by Chris Koellhoffer, IHM, October 23, 2016
Notice our choice of words in the English language: to keep our balance or to lose our balance. This implies that balance is something we can find and then also something we might easily lose control of or misplace. Much as we may try to always remain upright and in harmony with our surroundings, the reality is that we will, at some time, lose our footing and tumble to the ground. Clearly, we’re not always in control of standing upright, but we know that returning to a state of balance is important at any age.
If falling is ultimately going to come into our lives, soon or eventually, might it be of some importance to learn how to fall correctly and then return to a state of balance? Athletes, actors, stuntmen and stuntwomen, dancers, ice skaters, gymnasts, people with mobility issues, all learn the proper way to fall so they can avoid preventable injuries, spare themselves further damage, and return to a sense of wholeness and well-being.
The animal kingdom may have something to teach us about righting ourselves after a fall. Ever notice a squirrel scampering effortlessly across a thin telephone wire? We’re not fooled by the squirrel’s seeming inattention to its perilous path; there is focus in every step. How about a cat’s amazing ability to land on its feet after a fall from the heights? Like cats, some other small animals possess what’s called the “righting reflex,” an amazing, innate ability to orient themselves as they fall in order to land on their feet. What’s important to note here is that cats are not immune to falling. Like all of us, they fall. What they’re exceptional at is orienting themselves, being fully aware of their surroundings in the present moment, and quickly returning to a state of equilibrium after they fall.
So what might we learn about falling well that we can transfer and apply to the life of the spirit? Perhaps, flawed and limited as we are, it’s accepting the inevitability of falling and losing our balance. And then, with God’s grace, getting up and working and praying our way back to a place of being centered.
Here are a few helps for maintaining a steady grounding and also for restoring balance and wholeness once we’ve slipped in some way.
Take off your shoes, literally or figuratively, and spend time in the created world. Take this “barefoot time” outside, if possible, for a closer look. Notice how your sisters and brothers of the natural world maintain a spirit of harmony and balance and observe what they do to restore and heal themselves. Take in with gratitude the beauty of the world around you.
Learn how to roll.
A safety roll allows gymnasts and other athletes to roll in the direction of their fall instead of trying to immediately stop their momentum, which could cause more severe injuries. Accept the reality of your imperfect, human condition. Grow in your awareness of where you are and how you are as you enter each moment or situation.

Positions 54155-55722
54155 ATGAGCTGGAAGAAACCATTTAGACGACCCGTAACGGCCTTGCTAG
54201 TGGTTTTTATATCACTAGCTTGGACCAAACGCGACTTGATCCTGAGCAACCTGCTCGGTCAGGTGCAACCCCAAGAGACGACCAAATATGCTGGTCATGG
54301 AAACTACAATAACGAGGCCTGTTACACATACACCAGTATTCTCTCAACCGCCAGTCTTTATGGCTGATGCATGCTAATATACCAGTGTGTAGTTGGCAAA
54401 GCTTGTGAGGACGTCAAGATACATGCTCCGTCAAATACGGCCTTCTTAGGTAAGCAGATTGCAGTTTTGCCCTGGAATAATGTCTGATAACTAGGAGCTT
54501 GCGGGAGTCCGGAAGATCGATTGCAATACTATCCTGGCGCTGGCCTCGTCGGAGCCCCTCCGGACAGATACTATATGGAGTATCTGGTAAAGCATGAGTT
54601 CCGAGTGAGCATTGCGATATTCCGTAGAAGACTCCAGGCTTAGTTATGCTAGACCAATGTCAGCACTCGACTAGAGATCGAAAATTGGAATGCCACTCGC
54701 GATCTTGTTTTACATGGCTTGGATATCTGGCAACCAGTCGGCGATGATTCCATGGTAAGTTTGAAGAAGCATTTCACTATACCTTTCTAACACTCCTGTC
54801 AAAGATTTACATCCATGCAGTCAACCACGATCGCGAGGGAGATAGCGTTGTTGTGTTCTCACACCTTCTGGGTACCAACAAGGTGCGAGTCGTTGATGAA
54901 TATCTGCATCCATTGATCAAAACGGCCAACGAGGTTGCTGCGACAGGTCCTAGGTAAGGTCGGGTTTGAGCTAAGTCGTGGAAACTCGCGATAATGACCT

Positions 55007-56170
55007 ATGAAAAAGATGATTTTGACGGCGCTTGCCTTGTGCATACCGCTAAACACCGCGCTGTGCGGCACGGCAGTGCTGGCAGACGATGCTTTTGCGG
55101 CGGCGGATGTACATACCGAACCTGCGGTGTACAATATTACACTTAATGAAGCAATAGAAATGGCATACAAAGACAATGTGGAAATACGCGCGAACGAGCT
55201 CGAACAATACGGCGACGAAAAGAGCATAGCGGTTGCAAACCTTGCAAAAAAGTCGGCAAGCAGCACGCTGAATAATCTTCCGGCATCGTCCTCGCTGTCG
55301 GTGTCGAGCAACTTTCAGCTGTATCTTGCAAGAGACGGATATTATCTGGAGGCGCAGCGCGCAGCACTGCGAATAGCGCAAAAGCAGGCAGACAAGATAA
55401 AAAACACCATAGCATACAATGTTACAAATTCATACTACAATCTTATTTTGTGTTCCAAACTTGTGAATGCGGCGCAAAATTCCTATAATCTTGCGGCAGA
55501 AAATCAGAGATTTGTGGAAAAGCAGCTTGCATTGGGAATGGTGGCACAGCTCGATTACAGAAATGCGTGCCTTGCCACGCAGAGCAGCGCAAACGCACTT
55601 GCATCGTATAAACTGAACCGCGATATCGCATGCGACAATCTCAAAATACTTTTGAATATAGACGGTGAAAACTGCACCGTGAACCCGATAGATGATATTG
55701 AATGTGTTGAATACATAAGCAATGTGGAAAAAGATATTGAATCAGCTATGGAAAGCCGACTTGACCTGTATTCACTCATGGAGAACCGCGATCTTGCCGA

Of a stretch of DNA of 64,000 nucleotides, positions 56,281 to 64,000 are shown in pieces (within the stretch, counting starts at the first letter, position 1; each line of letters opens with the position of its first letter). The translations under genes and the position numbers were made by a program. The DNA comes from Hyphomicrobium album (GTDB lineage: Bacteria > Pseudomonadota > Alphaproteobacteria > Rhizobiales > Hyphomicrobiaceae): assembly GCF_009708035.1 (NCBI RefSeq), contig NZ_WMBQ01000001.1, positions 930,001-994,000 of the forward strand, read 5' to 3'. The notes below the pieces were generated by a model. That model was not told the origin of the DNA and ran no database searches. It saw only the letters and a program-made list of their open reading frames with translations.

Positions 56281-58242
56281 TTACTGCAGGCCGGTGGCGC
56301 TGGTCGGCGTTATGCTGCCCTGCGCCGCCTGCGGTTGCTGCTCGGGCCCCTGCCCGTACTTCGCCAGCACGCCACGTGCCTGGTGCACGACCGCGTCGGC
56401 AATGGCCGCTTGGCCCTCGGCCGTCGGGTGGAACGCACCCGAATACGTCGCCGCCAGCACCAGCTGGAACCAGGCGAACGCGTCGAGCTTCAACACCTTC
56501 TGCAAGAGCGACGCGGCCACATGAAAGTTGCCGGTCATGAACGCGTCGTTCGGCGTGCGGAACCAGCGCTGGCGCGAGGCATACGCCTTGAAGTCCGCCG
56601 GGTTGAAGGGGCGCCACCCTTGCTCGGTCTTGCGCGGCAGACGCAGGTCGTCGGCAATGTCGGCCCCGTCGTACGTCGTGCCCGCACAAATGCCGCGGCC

At every moment of your life, you’re inhaling and exhaling. When you’re anxious and concerned, your breath may be shallow and rapid. When you’re bone-tired or shouldering a heavy burden, your breath may appear as a long, drawn-out sigh. When you’re in a space of peace and contentment, your breath may be calm, slow, and even.
Why not make your breathing a practice of attending to the present moment, connecting with where you’re aware of God’s presence, and paying attention? Practice breathprayer by silently praying with each inhale and exhale, or by praying with simple words, e.g., Breathing in: I breathe in Your peace. Breathing out: I breathe peace to our world.
In the monastic tradition, there’s a practice called statio. It’s often connected to the tradition of prayer throughout the hours of any given day. It’s a moment of quiet, a brief standing still. Statio is the pause you take between ending one activity and moving on to the next. You end one phone conversation and pause before dialing the next number. You complete one piece of work and pause before taking up the next. You pass through the doorway of one room and embrace what lies in the next. Statio is a practice of contemplative consciousness that acknowledges the sacredness of what you’ve just finished and the sacredness of what you’re about to do next.
Dwell in Mystery.
In the aptly titled, Learning to Fall: The Blessings of an Imperfect Life, Philip Simmons, a 35-year-old husband and father of two small children, was diagnosed with ALS and given, at best, a few years to live. He chose to learn to live richly in the face of loss, the work that he called “learning to fall.” He wrote of falling as a figure of speech: we fall on our faces, we fall for a joke, we fall for someone, we fall in love. We fall away from ego and our carefully constructed identities, our reputations, our ambition. And we fall into compassion, into oneness with forces larger than ourselves, into oneness with others who are likewise falling. “We fall, at last, into the presence of the sacred,” he wrote, “into godliness, into mystery, into our better, diviner natures.”
No matter what is happening in our lives, may we continue to learn how to fall into the faithful, loving heart of God.
Reflect on a memory of falling in your life. What learnings might you take from that experience?
How did you heal after that fall?
What restores you to wholeness?
My deep thanks for your prayer for last week’s retreat with the Sisters of St. Dominic at St. Catherine’s Health Care Center, Caldwell, NJ. It was a delight and a grace to spend time praying and reflecting with those holy women.
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